22-year-old Summit County man overdoses on drug up to 40 times stronger than fentanyl
SUMMIT COUNTY, Ohio (WOIO) - A Coventry Township family is still mourning the loss of their son and brother who was just 22 years old when he died from a drug overdose.
His family reached out to 19 News when they learned fentanyl wasn’t the culprit, instead it was a drug they had never even heard of.
The Summit County Medical Examiner ruled that Mateo Omeragic overdosed on protonitazene, which is sometimes called a Frankenstein opioid on the street.
Studies show the drug can be up to 40 times stronger than fentanyl.
“Kids have to understand that any kind of drug that they take they’re risking their life you know if they’re gonna take any pill of any form they have to ask themself am I willing to die for this?” said Maria Nincevic-Omeragic, Mateo’s mother.
Mateo Omeragic was a successful YouTuber with over 100,000 subscribers. He had a passion for cars and video games.
“He was a sweet sweet kid,” his mom said. “He was loved by so many people. He really made an impact on everybody. I miss his presence you know because he was here all the time, so the house feels empty without him.”
On January 23, he took what he thought was a Xanax.
A few hours later his mother found her only son unresponsive in his room.
“Immediately started screaming for my daughter and then she came in we were trying to like move him over, but he was already blue,” the mother recalled.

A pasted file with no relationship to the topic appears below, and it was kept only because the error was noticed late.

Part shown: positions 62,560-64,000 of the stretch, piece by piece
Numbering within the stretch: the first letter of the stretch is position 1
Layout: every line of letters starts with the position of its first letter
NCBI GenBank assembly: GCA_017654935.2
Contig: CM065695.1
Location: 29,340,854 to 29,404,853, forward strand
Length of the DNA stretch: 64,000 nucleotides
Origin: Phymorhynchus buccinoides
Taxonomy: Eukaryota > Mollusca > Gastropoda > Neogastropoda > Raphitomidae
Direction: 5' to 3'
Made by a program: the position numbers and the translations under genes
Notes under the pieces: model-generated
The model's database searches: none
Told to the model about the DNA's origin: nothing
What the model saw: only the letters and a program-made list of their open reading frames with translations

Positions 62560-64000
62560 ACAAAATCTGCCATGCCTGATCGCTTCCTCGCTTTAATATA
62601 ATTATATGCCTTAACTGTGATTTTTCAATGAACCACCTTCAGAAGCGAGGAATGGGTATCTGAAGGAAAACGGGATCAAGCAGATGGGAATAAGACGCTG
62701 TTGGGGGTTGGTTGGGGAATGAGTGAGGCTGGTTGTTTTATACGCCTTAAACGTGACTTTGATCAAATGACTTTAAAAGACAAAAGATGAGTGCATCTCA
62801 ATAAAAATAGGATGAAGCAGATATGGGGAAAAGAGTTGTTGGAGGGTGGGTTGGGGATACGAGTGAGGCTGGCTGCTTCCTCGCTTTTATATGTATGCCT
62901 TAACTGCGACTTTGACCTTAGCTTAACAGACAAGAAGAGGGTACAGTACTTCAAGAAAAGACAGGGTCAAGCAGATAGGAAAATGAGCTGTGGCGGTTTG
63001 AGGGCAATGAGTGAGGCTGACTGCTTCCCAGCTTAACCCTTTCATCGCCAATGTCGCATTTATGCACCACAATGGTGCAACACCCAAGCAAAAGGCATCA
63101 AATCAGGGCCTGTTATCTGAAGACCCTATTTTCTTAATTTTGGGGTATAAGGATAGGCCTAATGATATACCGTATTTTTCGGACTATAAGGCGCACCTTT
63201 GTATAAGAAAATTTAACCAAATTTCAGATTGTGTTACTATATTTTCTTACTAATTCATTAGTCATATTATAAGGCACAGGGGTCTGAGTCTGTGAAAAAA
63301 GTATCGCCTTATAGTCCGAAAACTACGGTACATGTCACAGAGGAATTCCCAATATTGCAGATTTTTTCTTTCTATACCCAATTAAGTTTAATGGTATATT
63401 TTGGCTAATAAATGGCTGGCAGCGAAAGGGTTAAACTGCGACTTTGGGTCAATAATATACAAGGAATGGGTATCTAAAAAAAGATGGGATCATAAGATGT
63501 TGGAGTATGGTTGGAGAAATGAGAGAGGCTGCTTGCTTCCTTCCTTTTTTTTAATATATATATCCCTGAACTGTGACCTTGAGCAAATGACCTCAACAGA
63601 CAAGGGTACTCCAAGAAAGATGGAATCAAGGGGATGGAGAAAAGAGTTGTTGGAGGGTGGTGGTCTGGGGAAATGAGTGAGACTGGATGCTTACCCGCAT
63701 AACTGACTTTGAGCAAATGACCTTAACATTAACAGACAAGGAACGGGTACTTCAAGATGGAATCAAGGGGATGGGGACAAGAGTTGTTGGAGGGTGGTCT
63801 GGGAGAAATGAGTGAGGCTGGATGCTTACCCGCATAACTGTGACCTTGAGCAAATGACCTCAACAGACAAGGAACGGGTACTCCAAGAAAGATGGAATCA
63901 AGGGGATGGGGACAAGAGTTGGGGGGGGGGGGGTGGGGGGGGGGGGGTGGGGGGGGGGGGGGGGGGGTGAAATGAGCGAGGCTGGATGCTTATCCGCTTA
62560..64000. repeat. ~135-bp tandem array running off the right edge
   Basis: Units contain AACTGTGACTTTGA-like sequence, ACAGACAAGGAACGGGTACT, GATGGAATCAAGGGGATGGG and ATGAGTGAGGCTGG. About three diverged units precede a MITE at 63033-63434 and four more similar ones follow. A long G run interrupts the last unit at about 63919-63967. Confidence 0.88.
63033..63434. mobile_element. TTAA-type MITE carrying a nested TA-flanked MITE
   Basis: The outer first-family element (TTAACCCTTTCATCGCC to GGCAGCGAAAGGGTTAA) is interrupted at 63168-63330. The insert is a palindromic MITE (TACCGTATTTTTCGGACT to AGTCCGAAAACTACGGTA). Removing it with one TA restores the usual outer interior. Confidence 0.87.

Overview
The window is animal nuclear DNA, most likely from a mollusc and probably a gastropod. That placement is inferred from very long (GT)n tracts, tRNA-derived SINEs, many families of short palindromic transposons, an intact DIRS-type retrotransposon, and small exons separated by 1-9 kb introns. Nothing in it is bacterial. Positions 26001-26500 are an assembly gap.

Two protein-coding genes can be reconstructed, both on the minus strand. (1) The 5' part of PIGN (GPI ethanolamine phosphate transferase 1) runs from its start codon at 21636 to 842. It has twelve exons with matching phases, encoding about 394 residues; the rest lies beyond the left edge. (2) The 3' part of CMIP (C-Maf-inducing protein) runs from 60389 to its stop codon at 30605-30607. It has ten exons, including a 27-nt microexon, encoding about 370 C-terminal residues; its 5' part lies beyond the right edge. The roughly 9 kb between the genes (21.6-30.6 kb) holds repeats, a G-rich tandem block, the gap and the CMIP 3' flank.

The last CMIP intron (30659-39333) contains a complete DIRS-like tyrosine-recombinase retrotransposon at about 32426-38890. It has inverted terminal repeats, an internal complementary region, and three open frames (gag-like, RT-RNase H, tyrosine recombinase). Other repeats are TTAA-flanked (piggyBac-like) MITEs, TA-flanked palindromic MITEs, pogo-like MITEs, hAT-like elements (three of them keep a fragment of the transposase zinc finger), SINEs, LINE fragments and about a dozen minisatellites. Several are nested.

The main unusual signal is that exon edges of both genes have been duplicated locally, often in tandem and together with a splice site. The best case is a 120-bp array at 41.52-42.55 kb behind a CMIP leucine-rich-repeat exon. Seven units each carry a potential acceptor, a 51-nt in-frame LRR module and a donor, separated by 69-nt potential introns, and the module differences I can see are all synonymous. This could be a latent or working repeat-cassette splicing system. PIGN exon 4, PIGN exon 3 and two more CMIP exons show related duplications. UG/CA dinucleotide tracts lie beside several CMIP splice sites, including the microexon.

Mateo bought was he thought was a Xanax on the street but ended up being a different drug entirely.
“It’s devastating because it’s almost as if you don’t think that you can ever find that person accountable for this,” Maria said.
Mateo’s sister, 21-year-old Mia Omeragic, knew her brother was using drugs. His addiction put a strain on their relationship.
“It kind of made me take a little bit of the blame off him because you know I’m thinking no one is holding a gun to your head saying take this,” she said. “He took this because he wanted to, but now you find out he could’ve been fine, right like if it was just Xanax, he would’ve been fine. He wouldn’t have died from it that’s kind of gut-wrenching knowing that it could’ve been different.”
It was the second major loss for the family. Their dad passed away in 2020 due to complications from COVID-19. He also suffered from substance abuse.
“I don’t know if there’s anything we could’ve done you know would it have been better if my mom kicked Mateo out and he overdosed alone somewhere and wasn’t found for a week was it better that he overdosed in the safety of his own home after saying good night mom thanks for the soup,” Mia said.
Now the family just wants to raise awareness about this drug and its dangers before it’s too late.
“Intervene if you suspect, just be real persistent with them in trying to get them help because I will forever blame myself for not being more persistent,” Maria said.
The Summit County Medical Examiner said Mateo’s death is the first he’s seen here from this drug, but there are reports of dozens of others across the country dying from it.
Narcan can help in the case of an overdose, but you could need several doses to save someone.
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